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The U.S. House Appropriations Committee has approved a bill that would cut the National Endowment for the Arts by 49 percent. I think this is a terrible idea and call on our congressional delegation to reject this cut.
According to Americans for the Arts, the nonprofit arts industry (museums, theater and dance companies, performing arts centers, orchestras, arts councils and others) generates $22.3 billion in federal, state and local tax revenues annually — a yield well beyond their collective $4 billion in arts allocations.
Because the National Endowment for the Arts supports artistic excellence and improves access to the arts by granting funds to nonprofit arts organizations. I call on our federal officials to support an increase in funding for the NEA beyond its 1993 level of $174 million. That figure equals $277 million in today’s dollars.
Our schools need more arts education. Despite including the arts as one of the 10 core academic subjects, the No Child Left Behind law has pushed arts classes to the side. Schools, especially those struggling, can retain their best teachers by becoming incubators for creativity and innovation; places where students want to learn and teachers want to teach. Students with an education rich in the arts have better grade point averages, score better on standardized tests in reading and math, and have lower dropout rates. Congress should support an expansion of the federal arts education program to provide the best models for schools to include the arts in their curriculum.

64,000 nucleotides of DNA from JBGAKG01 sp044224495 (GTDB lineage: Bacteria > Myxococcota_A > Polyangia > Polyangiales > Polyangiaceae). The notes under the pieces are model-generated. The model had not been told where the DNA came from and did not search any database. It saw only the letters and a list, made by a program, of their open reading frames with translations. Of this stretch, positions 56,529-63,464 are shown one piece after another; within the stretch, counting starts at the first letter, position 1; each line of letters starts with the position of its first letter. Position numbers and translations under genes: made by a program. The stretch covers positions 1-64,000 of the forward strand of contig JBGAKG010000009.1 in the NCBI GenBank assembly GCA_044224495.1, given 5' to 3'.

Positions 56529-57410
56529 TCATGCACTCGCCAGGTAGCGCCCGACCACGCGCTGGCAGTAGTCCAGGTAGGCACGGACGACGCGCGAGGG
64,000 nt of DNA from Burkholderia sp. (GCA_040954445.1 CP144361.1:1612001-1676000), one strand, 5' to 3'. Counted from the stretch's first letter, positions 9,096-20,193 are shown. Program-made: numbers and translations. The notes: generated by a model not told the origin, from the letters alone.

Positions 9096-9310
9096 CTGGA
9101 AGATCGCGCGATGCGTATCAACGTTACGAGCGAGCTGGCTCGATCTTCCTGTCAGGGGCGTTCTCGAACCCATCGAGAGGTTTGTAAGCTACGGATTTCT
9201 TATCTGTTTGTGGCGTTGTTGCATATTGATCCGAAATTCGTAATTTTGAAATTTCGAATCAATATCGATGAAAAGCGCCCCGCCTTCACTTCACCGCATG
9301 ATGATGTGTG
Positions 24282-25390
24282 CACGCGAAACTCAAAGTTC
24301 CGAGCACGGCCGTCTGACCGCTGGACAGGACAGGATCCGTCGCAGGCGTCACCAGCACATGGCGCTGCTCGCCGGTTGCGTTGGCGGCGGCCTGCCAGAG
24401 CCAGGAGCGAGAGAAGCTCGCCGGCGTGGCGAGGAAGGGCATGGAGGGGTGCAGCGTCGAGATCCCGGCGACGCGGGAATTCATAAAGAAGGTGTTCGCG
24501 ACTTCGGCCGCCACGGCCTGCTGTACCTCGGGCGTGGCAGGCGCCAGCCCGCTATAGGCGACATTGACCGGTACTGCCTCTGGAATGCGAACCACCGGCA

Across the country, the role of the arts as an economic engine is growing in acceptance and strength. I call on all lawmakers to support funding and policies at the federal level that would recognize the growth potential and direct benefits of encouraging cities and states to strategically invest in the arts in order to drive economic development.
— Holly Lambert

Charlotte

This letter is to thank the person who found a wallet in the parking lot of the new Aldi on July 25 and turned it in to the store, and to thank the employee who returned the wallet to its rightful owner. It is very refreshing to know there are still honest folks! Many, many thanks, and may the Lord shower you both with his blessings!
— Karen Reynolds

Salisbury

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